The German ‘Lebensmittel Zeitung’ (leading trade and business paper of the consumer goods sector) recently published an insightful article based on an interview with Carmen Koch, Partner Consumer, Retail, and Digital at H.I.E.C shedding light on the growing importance of sustainability leadership in corporate organizations. The original German article, titled “Haltung wird Recruiting-Thema” explores the increasing demand for executives who possess a strong affinity for public welfare issues, particularly in the realm of climate protection.
Carmen Koch, Partner Consumer, Retail & Digital at H.I.E.C
The demand for executives with an affinity for public welfare issues such as climate protection is increasing, particularly in large strategy consulting and industrial companies. This need is becoming more evident at the executive level as well. Carmen notes that there is a growing number of search requests for Chief Sustainable Officers from the United States and Asia in comparison to the quite well-developed European market. Companies recognize the importance of sustainability and are actively seeking individuals who can build and implement sustainability strategies based on their specific strategic and product environment. The demand for sustainability expertise has arrived in international corporations across functions and, in the next step, are anchored at board level with the position of Chief Sustainability Officer – as at Unilever.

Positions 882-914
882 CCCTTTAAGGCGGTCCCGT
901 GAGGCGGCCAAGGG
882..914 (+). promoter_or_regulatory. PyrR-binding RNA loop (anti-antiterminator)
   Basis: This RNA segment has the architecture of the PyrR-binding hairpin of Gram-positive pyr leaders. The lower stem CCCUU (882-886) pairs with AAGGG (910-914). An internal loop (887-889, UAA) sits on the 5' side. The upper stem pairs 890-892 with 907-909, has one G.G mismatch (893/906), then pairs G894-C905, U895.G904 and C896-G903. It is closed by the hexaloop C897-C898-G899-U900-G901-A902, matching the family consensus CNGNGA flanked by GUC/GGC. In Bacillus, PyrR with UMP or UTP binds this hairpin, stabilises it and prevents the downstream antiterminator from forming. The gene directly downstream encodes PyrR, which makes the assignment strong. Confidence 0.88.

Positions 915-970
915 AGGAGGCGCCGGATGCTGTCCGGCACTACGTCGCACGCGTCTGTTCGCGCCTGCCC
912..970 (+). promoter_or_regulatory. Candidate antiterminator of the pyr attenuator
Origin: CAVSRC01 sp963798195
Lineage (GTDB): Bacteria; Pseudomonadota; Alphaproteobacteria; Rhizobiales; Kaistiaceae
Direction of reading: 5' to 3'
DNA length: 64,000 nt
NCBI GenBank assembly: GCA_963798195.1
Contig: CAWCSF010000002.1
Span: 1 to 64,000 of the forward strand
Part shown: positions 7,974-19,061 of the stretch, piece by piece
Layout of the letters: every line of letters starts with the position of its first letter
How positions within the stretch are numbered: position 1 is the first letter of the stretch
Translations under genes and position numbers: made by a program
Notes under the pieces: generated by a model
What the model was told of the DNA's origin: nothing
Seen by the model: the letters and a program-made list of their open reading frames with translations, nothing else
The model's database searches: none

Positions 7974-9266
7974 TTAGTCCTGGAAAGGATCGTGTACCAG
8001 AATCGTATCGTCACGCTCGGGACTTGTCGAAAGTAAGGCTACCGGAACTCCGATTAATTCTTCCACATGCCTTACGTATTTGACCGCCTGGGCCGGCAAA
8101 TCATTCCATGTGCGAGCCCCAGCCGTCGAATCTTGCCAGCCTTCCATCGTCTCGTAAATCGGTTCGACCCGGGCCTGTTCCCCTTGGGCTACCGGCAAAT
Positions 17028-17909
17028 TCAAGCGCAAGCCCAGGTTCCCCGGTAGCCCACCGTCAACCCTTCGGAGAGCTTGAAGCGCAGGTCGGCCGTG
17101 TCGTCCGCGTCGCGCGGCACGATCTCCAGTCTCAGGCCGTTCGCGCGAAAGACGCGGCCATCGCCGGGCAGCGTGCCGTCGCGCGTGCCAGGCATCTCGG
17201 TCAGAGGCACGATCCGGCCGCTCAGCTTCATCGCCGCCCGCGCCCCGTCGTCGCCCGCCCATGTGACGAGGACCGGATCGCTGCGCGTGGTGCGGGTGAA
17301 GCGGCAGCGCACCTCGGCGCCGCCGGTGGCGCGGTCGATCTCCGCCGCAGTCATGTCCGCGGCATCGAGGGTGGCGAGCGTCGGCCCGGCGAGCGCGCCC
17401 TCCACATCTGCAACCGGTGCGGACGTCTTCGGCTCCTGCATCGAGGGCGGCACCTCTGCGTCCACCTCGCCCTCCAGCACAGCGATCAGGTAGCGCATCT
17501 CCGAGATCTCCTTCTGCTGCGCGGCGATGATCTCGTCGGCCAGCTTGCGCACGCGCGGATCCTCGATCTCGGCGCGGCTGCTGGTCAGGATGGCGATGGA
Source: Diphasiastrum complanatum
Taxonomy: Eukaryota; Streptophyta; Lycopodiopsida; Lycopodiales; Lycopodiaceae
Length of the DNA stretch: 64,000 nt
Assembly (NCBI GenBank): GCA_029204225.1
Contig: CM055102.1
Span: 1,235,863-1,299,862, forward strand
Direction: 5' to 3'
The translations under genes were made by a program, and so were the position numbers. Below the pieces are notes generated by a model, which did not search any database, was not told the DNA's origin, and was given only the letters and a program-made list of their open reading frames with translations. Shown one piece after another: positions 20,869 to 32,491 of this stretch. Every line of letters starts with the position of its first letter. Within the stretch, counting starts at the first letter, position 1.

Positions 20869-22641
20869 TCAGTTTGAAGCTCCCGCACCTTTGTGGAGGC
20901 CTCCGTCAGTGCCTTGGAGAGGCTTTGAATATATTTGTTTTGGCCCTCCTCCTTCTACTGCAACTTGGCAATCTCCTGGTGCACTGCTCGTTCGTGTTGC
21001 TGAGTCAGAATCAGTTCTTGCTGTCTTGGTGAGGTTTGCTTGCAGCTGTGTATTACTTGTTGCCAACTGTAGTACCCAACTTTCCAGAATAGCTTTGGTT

The demand for sustainability expertise or at least an affinity is also increasing in other leadership positions such as Chief Operating Officer, Chief Financial Officer, and Chief Human Officer. The Chief People Officer plays an important role in shaping the corporate culture, the employer value proposition, and external communication of sustainability aspects. In addition, the function of Sustainability Manager will be more established compared to before. These talents have background either in corporate responsibility or internal communication and develop their own job profile.
It is noteworthy that sustainability particularly attracts female executives, as they are more motivated to contribute to the greater good. An important insight is that the attitude and personal commitment to sustainability are crucial when seeking candidates who can make a difference. Younger candidates are often already actively engaged in sustainable lifestyles, while older candidates may still be unfamiliar with these practices.
The article highlights that companies wishing to meet the challenges of sustainability must increasingly rely on executives who not only possess expertise but also demonstrate a positive attitude and active engagement in sustainable issues.
To read the original article in German, please follow this link.